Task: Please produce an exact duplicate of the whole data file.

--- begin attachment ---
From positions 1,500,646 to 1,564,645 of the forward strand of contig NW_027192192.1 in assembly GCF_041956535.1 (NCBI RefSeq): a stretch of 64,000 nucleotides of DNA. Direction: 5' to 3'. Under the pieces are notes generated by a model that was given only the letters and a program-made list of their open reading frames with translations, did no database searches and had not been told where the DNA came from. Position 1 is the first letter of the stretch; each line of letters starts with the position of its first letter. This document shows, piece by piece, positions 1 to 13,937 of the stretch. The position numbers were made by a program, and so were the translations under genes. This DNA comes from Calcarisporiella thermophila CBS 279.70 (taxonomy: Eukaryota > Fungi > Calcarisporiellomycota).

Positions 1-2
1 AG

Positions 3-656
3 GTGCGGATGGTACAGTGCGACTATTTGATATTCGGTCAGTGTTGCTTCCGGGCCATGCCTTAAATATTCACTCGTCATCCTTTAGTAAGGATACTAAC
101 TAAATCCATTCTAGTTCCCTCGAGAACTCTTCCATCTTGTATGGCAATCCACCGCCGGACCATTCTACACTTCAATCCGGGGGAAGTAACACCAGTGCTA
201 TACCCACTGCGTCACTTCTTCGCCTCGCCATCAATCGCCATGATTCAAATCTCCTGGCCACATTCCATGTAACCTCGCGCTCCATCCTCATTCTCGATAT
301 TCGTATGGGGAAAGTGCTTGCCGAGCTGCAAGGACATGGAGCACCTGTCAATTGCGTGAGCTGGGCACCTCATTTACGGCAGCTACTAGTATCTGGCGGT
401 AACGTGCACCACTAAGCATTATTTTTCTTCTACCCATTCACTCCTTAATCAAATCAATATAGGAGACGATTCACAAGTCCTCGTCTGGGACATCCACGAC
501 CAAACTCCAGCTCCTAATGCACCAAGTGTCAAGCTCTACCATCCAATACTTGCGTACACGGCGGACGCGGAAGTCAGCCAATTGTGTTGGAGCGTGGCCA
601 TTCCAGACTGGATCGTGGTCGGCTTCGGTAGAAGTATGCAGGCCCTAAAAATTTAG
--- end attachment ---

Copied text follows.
From positions 1,500,646 to 1,564,645 of the forward strand of contig NW_027192192.1 in assembly GCF_041956535.1 (NCBI RefSeq): a stretch of 64,000 nucleotides of DNA. Direction: 5' to 3'. Under the pieces are notes generated by a model that was given only the letters and a program-made list of their open reading frames with translations, did no database searches and had not been told where the DNA came from. Position 1 is the first letter of the stretch; each line of letters starts with the position of its first letter. This document shows, piece by piece, positions 1 to 13,937 of the stretch. The position numbers were made by a program, and so were the translations under genes. This DNA comes from Calcarisporiella thermophila CBS 279.70 (taxonomy: Eukaryota > Fungi > Calcarisporiellomycota).

Positions 1-2
1 AG

Positions 3-656
3 GTGCGGATGGTACAGTGCGACTATTTGATATTCGGTCAGTGTTGCTTCCGGGCCATGCCTTAAATATTCACTCGTCATCCTTTAGTAAGGATACTAAC
101 TAAATCCATTCTAGTTCCCTCGAGAACTCTTCCATCTTGTATGGCAATCCACCGCCGGACCATTCTACACTTCAATCCGGGGGAAGTAACACCAGTGCTA
201 TACCCACTGCGTCACTTCTTCGCCTCGCCATCAATCGCCATGATTCAAATCTCCTGGCCACATTCCATGTAACCTCGCGCTCCATCCTCATTCTCGATAT
301 TCGTATGGGGAAAGTGCTTGCCGAGCTGCAAGGACATGGAGCACCTGTCAATTGCGTGAGCTGGGCACCTCATTTACGGCAGCTACTAGTATCTGGCGGT
401 AACGTGCACCACTAAGCATTATTTTTCTTCTACCCATTCACTCCTTAATCAAATCAATATAGGAGACGATTCACAAGTCCTCGTCTGGGACATCCACGAC
501 CAAACTCCAGCTCCTAATGCACCAAGTGTCAAGCTCTACCATCCAATACTTGCGTACACGGCGGACGCGGAAGTCAGCCAATTGTGTTGGAGCGTGGCCA
601 TTCCAGACTGGATCGTGGTCGGCTTCGGTAGAAGTATGCAGGCCCTAAAAATTTAG